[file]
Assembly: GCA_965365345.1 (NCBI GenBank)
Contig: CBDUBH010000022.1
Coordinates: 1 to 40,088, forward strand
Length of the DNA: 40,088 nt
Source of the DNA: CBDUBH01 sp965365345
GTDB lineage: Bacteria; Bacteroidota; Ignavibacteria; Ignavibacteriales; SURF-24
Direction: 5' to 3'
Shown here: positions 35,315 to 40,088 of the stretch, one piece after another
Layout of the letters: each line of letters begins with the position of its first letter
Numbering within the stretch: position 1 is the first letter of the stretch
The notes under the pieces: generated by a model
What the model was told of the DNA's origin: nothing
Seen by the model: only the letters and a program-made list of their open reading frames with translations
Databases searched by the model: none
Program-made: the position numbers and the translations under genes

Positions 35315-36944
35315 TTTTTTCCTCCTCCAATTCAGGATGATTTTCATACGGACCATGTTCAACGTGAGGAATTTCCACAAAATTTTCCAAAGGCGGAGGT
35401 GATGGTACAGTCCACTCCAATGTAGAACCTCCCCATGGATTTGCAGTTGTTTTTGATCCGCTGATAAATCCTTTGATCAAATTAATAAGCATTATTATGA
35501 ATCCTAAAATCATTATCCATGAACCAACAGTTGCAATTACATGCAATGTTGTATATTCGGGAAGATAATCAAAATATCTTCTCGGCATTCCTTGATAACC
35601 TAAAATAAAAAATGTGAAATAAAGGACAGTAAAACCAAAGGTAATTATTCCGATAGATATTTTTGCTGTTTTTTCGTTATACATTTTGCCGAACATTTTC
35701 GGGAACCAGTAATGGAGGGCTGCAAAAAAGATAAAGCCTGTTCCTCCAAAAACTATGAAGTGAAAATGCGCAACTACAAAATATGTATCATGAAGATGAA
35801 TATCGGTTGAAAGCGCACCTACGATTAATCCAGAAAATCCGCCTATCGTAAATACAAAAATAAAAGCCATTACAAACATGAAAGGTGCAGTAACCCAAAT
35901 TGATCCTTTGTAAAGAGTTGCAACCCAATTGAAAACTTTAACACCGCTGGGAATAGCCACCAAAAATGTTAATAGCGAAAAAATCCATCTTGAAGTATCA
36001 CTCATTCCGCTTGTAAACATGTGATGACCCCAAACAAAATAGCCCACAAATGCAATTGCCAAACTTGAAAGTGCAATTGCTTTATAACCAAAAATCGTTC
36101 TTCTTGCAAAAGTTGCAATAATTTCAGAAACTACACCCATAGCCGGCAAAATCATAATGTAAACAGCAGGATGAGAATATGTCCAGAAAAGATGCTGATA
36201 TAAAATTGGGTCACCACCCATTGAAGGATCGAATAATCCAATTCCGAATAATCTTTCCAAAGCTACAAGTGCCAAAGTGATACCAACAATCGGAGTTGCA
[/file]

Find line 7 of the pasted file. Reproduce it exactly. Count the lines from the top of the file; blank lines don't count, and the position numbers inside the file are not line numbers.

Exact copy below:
Direction: 5' to 3'